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Marriott to Eliminate Single-Use Toiletry Bottles

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Marriott International is expanding its efforts to do away with environmentally harmful single-use plastics, announcing today that it will eliminate single-use toiletry bottles of shampoo, conditioner and bath gel in guestroom showers.

The smaller toiletries will be replaced with larger, pump-top bottles.

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Thus far, the hotel industry giant has rolled out the larger bottles in about 1,000 locations across North America and anticipates that most of its hotels will make the transition by December 2020.

Once the program is fully in place, Marriott expects it will prevent about 500 million tiny bottles annually from going to landfills, which is about 1.7 million pounds of plastic or a 30 percent annual reduction from the company’s current level of amenity plastic usage.

“This is our second global initiative aimed at reducing single-use plastics in just over a year, which underscores how important we believe it is to continuously find ways to reduce our hotels’ environmental impact. It’s a huge priority for us,” said Arne Sorenson, president and chief executive officer of Marriott International. “Our guests are looking to us to make changes that will create a meaningful difference for the environment while not sacrificing the quality service and experience they expect from our hotels.”

Already, more than 20 percent of Marriott International’s more than 7,000 properties now offer larger-pump-topped bottles in guestroom showers, doing away with single-use bottles that often end up in landfills or perhaps even more problematically, in the ocean.

By airlines/hmshost-to-eliminate-plastic-straws-by-2020.html” target=”_self” rel=”nofollow noopener noreferrer”>some estimates, there are more than 150 million tons of plastics in the ocean at large. If business continues as usual, the ocean will contain one ton of plastic for every three tons of fish by 2025, and by 2050, the oceans may have more plastics than fish, by weight.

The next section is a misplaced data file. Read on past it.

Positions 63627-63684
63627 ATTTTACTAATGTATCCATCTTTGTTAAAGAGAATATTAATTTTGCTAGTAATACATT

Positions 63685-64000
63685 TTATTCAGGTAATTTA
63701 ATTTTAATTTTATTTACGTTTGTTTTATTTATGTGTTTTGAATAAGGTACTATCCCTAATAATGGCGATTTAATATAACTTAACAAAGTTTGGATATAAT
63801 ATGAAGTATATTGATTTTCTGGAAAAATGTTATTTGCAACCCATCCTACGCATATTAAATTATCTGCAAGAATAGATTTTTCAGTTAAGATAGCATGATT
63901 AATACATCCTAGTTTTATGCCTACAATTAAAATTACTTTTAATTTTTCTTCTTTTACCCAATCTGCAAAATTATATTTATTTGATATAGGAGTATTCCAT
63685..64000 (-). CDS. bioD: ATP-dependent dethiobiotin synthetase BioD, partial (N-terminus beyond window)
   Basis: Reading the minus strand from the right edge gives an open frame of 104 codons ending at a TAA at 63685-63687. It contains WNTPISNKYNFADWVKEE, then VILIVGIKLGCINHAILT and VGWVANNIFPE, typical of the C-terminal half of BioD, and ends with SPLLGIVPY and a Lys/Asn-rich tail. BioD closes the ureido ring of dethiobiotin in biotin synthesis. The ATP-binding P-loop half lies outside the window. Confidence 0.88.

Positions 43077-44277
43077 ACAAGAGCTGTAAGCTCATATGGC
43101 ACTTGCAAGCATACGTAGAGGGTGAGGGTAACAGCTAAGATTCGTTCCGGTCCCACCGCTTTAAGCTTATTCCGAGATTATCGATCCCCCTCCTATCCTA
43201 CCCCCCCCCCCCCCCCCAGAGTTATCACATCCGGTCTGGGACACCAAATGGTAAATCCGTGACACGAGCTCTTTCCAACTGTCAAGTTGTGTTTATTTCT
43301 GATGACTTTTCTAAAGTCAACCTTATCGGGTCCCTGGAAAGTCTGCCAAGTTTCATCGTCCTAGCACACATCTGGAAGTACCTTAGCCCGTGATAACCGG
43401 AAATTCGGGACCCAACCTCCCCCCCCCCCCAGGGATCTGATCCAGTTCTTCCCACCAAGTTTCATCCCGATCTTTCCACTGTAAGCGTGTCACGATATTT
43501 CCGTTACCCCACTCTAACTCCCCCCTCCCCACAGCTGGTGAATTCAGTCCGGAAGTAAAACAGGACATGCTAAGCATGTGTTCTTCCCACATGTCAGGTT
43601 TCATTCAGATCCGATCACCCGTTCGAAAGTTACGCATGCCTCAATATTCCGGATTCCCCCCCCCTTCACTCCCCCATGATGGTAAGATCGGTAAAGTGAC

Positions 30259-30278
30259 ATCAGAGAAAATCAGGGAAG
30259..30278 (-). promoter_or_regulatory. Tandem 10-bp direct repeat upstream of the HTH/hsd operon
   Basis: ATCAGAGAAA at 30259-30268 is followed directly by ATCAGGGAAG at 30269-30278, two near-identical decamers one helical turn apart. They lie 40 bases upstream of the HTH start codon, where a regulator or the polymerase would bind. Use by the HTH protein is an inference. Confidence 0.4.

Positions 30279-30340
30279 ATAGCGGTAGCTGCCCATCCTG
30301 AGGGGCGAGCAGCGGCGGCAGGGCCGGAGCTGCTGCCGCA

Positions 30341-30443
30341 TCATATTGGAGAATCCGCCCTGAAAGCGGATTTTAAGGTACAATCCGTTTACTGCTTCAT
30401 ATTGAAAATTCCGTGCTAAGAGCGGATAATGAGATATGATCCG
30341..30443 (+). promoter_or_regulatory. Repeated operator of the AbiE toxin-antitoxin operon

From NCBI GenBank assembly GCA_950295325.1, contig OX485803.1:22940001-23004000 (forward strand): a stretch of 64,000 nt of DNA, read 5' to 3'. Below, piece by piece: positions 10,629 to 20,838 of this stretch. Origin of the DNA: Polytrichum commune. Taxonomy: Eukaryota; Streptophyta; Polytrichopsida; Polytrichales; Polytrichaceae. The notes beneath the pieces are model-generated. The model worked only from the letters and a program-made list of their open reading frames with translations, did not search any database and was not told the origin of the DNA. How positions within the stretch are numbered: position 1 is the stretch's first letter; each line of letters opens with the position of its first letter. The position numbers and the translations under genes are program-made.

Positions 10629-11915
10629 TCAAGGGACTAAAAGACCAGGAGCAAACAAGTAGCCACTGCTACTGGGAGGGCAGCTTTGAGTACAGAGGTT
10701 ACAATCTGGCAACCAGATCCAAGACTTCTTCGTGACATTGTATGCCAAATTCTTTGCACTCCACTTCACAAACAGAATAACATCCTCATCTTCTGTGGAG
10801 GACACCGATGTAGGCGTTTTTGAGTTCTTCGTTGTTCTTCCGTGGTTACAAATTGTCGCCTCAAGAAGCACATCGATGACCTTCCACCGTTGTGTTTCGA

The plastics problem encompasses far more than just toiletry bottles, but also includes cutlery, plates, plastic bags, water bottles and more. Most plastics are not biodegradable and remain in the environment for hundreds of years, according to the World Wildlife Fund (WWF), which describes the problem as a global emergency.

Equally concerning, tiny pieces of micro-plastic are eaten by fish or other creatures and then end up in the seafood consumed by humans. It is thought the sea now contains some 51 trillion microplastic particles. Some plastic is toxic and can disrupt hormones crucial for a healthy existence.

Today’s announcement from Marriott expands upon the company’s 2018 initiative to switch single-use shower toiletry bottles to larger bottles with pump dispensers in five brands: Courtyard by Marriott, SpringHill Suites, Residence Inn, Fairfield by Marriott and TownePlace Suites.

In addition, four of Marriott International’s brands – Aloft Hotels, Element by Westin, Four Points and Moxy Hotels – previously implemented the pump-dispenser toiletry concept, while a fifth – AC by Marriott – is on its way to making the change.

A typical large, pump-topped bottle contains the same amount of product as about 10 to 12 tiny, single-use bottles, according to the company.

Because tiny bottles are not usually recycled, they end up in the hotels’ trash bins – generating refuse that will never truly decompose in landfills.

In addition to allowing guests to use as much of a product as they need, the larger bottles are also recyclable along with other basic containers, such as plastic soda bottles.

Marriott, which welcomes more than one million guests each night, first began replacing single-use toiletry bottles in the guest bathrooms of about 450 select-service hotels with larger toiletry bottles that contain more product in January 2018.

This post was published by our news partner: TravelPulse.com | Article Source |

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